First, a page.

Still do not have much to write about hardware. What have arrived a few days ago are the Telos caps, both the gold and platinum versions. Still testing them out in my system, they are potent, to say the least. There are many combinations to check out, so I foresee a couple more weeks to conclude the work.

Instead, I thought to share some of the music that I listen to. I am no music critic, so I'll just write briefly about music that I go to time and again, this is music that have stood the test of time for me. Much of what I'll be writing about is from the real basic repertoire.

I'll start with (western) classical music. I have been listening to classical music before my first hifi system. I found myself gravitating towards classical more and more in my college years, very much attracted by its richness, discipline, and variety while operating within defined structure.

Classical music is of course a vast and diverse genre (I can't profess to have explored it in any extensive manner). However, with the survival-of-the-fittest principle operating on it for 200-300 years, what is left in the basic repertoire now is very much the cream of the crop.

The first classical CD I ever owned is a recording of Mozart's symphonies, and over the years, Mozart still pretty much forms the core of the classical music that I listen to. Mozart's music is almost all sunshine, optimistic, and extrovert. It will without fail lift my spirit at the end of a long hard day. Don't do any hifi analysis, just let the music wash over you, it is almost therapeutic. :-)

I'll just touch on Mozart's symphonies here, the version most satisfying for me is Neville Marriner's with the Academy of St Martin-in-the-Fields. Karl Bohm with the Berlin Philharmonic comes a very close second.

A couple of years ago, I tracked down a set of Marriner's Mozart symphony cycle (part 1 of Philips' Complete Mozart Edition, pictured above) on ebay. And it is now my definitive version. Marriner with the ASMF are fleet of foot, light in heart and, most importantly, they let the music speak for itself, with no self-indulgence or self consciousness. Always a very enjoyable listen.

If you are starting with Mozart, also seek out his Eine Kleine Nachtmusik (A little Night Music), a serenade, you'll recognize the tune at the first few bars. Again my favourite is Marriner's, pictured below.

I planned to continue to write on Beethoven, the 'punk rocker' of the classical era to me, but it is late now, I'll leave it for my next post.

Leaving you with a picture of my Mozart and Beethoven box sets:
Left - Complete Mozart Edition - Symphonies (12 CDs, Nevillet Marriner, ASMF. Philips 464 770 2);
Middle - Beethoven 9 Symphonies (5CDs, Herbert van Karajan, Berliner Philharmoniker, 1963 edition. Deutche Grammophon 429 036-2);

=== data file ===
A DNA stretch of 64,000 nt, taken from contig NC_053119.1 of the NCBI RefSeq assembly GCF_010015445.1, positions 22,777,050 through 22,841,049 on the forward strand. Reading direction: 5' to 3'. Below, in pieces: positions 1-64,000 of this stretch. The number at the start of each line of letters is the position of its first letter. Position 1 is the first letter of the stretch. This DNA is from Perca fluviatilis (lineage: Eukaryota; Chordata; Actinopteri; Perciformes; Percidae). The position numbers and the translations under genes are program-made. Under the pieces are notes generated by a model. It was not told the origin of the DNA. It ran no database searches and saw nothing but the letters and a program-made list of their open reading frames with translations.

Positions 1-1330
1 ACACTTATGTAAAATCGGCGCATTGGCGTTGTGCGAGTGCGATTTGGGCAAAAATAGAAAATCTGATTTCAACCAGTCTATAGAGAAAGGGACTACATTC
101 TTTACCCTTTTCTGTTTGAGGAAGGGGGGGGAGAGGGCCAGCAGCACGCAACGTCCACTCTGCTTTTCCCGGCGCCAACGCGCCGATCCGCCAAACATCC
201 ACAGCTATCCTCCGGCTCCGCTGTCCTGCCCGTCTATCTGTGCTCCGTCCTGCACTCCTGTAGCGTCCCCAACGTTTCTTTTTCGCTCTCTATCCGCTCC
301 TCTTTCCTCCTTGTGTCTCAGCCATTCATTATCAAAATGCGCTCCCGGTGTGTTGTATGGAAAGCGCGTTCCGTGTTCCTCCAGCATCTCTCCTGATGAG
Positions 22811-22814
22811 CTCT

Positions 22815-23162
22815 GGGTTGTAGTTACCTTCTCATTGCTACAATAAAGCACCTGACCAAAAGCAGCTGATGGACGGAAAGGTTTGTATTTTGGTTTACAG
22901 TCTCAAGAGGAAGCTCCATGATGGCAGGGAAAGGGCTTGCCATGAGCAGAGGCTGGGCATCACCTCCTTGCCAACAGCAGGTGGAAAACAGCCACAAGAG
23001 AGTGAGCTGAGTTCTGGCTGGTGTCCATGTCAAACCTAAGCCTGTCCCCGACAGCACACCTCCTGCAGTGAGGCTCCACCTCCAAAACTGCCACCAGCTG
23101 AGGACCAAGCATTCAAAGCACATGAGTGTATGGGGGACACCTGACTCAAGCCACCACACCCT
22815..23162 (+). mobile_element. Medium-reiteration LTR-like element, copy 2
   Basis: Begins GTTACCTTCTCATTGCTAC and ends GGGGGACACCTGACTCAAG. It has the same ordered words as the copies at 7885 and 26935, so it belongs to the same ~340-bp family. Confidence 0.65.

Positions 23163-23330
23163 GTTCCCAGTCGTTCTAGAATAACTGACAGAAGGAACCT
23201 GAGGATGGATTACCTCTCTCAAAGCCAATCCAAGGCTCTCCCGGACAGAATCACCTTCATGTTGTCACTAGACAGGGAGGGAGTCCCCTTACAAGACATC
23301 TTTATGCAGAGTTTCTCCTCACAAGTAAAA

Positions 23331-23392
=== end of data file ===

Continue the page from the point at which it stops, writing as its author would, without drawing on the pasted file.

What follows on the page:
Right - Beethoven 9 Symphonies (5CDs, Nikolaus Harnoncourt, The Chamber Orchestra of Europe. Teldec 2292-46452-2)

Happy listening.

Note: all recordings here are not exactly of audiophile quality, but boy, are they satisfying musically. :-)


Karl said...

I am a huge classical music fan,and that is why most of my clasical music listening is still done on vinyl

anyway,though on vinyl ,I somewhat prefer Bohm's cycle,with it surprises,Mariner's interpretation is very well balanced and can be quite addictive.

Good review,

shasha said...

Brohm's and Mariner's are 2 of the better known ones,but you should also look for Trevor Pinnock's work with The English Concert.

Since the recording was done digitally the sound would be more palatable on cds .

Brohm's was groundbreaking because the Berlin Philharmonic was at its best.Best heard on Vinyl

Chan said...

Hi Karl & Shasha,

Can recommend place/shop for buying classical vinyl ?

csloh said...

Clasical musics listening is the only time I still listen to Vinyl

I can ignore the shortcomings in Jazz for eg but the gap btwn Analogue and digital is just too big IMo

Karl said...

Mr Chan,

I am an expatriate living here in Malaysia,most of my records were brought from Germany,where Vinyl is still widely popular.

In fact in Germany,Vinyl is not a novelty like there are in here and most people still listen to a lot of vinyl.

you could also buy from Musicdirect or Elusive disc which have quite a good clasical sections.

You do not need a llot to invest in Vinyl for clasical a basic Thorens will do...

hifikaki said...

I have limited listening experience with classical LPs, however I do agree that original LP classical music sounds better. Almost all CD transfers somehow lost much of the magic.

Mr. Blue said...

Have you compared these Philips recordings of Mozart's symphonies with the ones Marriner made with EMI around 1990?

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